Are you starting to get the idea? I can keep doing that forever. FOREVER. No matter how many times I do it I can always just look at a smaller scale and find a closer number. *ALWAYS*. That's what continuous means... you can never get down to a set of "points" laid end to end to make your line. There are infinitely many points between any two numbers. A segment of a "line" is a collection of *all* the points between two given points. Yes, all infinity of them. Both points and lines are fictional constructions anyway so I can do that.

zabadoohp
07-12-2007, 00:07
Hello everyone hahahhaaaa

The Avatar
07-12-2007, 00:37
Even if the publishing process does take a month. I am still launching it in 3 days. This only means that I will be submitting it to a Journal, and sending a copy to anyone who has given me an email to send it to.
3 days til launch

i wonder how many people actually look into ur journal or even pay attention to ur email address.

mind saying wat are ur trying to prove here? because i have no idea wat ur previous post pointing at.

B Ephekt
07-12-2007, 01:41
I'm surprised this thread, on a stupid meme from like 5 years ago, actually made it to 3 pages. :shocked:

draugaer
07-12-2007, 04:18
well it really is just a problem of logic...

I mean .9999 is never as much as 1

take .99999.....% of something for example, there will always be something left even if it infinitely small.

problem is with the way our math works you can't really prove otherwise.

Drec Sutal
07-12-2007, 04:34
well it really is just a problem of logic...

I mean .9999 is never as much as 1

take .99999.....% of something for example, there will always be something left even if it infinitely small.

problem is with the way our math works you can't really prove otherwise.

It is not a problem of logic, it is a problem of math. Which is why you're wrong. Read the freaking thread for half a dozed proofs that .999... is equal to one. (counter to your claim that "you can't really prove otherwise")

B Ephekt
07-12-2007, 04:44
Wait, why am I even replying to this?

Delete this please.

Manwithtwohands
07-12-2007, 05:10
Decimal places are only used by species that can't even define yet what the lowest possible value of something is.
The space council is laughing at earth.
/me flies into dimension Y and hits a space wall

MasterNightfall
07-12-2007, 09:22
How do you reconcile this view with the geometric notion of the point?

A point can represent a number. When it does so, that point only represents that number. No other number. It cannot overflow into adjacent numbers. It takes up an infinitely small amount of space.


then there must either be a point immediately next to it
There's an infinite number of points immediately next to it.



(which I refer to here) or my definition of a line must be confused.
It is. A line isn't a discrete sequence of points. It is continious. Any space on it is occupied by an infinite number of points. There cannot be a closest point to 1, because there is an infinite amount of points between that point and 1. And so on.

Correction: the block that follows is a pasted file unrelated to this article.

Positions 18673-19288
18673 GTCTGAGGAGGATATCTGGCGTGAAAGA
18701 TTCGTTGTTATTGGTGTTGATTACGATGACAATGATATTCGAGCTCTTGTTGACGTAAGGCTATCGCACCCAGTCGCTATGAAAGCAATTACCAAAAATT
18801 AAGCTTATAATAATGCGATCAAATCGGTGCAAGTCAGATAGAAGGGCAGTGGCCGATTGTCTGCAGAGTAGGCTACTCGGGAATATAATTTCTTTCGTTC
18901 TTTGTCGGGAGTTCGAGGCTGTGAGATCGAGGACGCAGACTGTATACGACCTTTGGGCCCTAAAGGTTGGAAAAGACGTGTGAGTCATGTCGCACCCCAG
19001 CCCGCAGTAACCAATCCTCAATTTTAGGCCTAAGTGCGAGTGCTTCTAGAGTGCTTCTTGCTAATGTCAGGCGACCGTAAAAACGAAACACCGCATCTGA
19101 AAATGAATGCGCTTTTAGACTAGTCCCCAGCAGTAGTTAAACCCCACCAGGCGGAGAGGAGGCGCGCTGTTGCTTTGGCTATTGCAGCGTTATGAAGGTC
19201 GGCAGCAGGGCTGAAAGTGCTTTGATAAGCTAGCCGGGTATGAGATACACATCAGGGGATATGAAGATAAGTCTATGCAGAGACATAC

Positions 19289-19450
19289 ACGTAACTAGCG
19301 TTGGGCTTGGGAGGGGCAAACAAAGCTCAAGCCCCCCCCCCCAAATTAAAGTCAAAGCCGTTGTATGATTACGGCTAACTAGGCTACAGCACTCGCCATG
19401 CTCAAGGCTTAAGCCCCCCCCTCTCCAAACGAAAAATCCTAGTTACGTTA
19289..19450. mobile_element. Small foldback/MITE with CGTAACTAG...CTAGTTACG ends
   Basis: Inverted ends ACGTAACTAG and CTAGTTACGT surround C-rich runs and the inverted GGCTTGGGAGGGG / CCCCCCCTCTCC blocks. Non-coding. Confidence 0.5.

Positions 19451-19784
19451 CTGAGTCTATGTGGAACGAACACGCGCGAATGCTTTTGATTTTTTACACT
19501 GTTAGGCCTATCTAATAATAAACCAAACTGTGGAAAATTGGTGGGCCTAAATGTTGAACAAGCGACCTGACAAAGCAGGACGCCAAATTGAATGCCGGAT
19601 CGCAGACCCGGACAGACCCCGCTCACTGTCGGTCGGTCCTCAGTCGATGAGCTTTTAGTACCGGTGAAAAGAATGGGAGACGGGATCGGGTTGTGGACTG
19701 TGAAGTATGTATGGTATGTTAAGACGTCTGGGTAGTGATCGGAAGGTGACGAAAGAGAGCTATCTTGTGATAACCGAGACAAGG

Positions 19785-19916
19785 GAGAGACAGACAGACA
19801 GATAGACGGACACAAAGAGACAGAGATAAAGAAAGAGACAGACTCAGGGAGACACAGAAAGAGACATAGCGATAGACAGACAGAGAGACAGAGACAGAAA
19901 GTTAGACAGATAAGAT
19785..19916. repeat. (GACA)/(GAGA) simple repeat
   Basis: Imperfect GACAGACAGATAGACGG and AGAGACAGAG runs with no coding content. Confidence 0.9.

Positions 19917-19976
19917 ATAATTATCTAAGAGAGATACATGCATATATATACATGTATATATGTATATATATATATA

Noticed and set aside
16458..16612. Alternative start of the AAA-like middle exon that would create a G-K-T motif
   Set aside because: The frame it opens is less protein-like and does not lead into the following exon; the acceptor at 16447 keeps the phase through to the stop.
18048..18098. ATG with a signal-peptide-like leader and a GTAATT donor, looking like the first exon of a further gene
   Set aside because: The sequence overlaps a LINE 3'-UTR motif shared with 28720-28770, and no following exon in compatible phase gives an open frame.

What you seem to be telling me is that points do not exist,

No, what we are telling you is that points occupy an infinitely small, or zero space on the number line.



yet this seems to be in direct conflict with other branches of mathematics. I confess to not understanding how both these positions can be correct when they seem to be mutually exclusive.

Your understanding of points and the number line is confused.


I know, that's what "extensionless" means. What I am asking is (framed differently but encompassing the same content): how can any line be made of any amount of unextended points?

It can, if that 'amount' is infinity.

Here's an exercise for you, assuming you know what a limit is:

What is:

Lim(n-->infinity, n * (1/n))?

You can consider that to represent all the points between 0 and 1 on the number line.

1/n is the size of each point.
n is the number of points.

And by the way, the answer to that question is 1.

Even though n approaches infinity, and 1/n approaches zero.

You can fit an infinite number of points taking up an infinitely small space on a finite space.

There's nothing contradictory about it.



Talking about the number immediately next to 1 is the same thing as talking about the point immediately next to some specified other point.
Which cannot happen because I can always name a closer point.



Because, if "1" is a point on the line, and lines are nothing more than an infinite series of points, then there must be a point next to that of the point we designate as "1."

Not if each point is infinitely small.

You still do not understand the difference between discrete and continious math.



Alternatively you could reject the notion that lines are made up of a series of points.
No, alternatively, you could reject the notion that each point takes up a non-zero space.

Aiiane
07-12-2007, 09:25
Actually, David, the answer to your question is quite simple: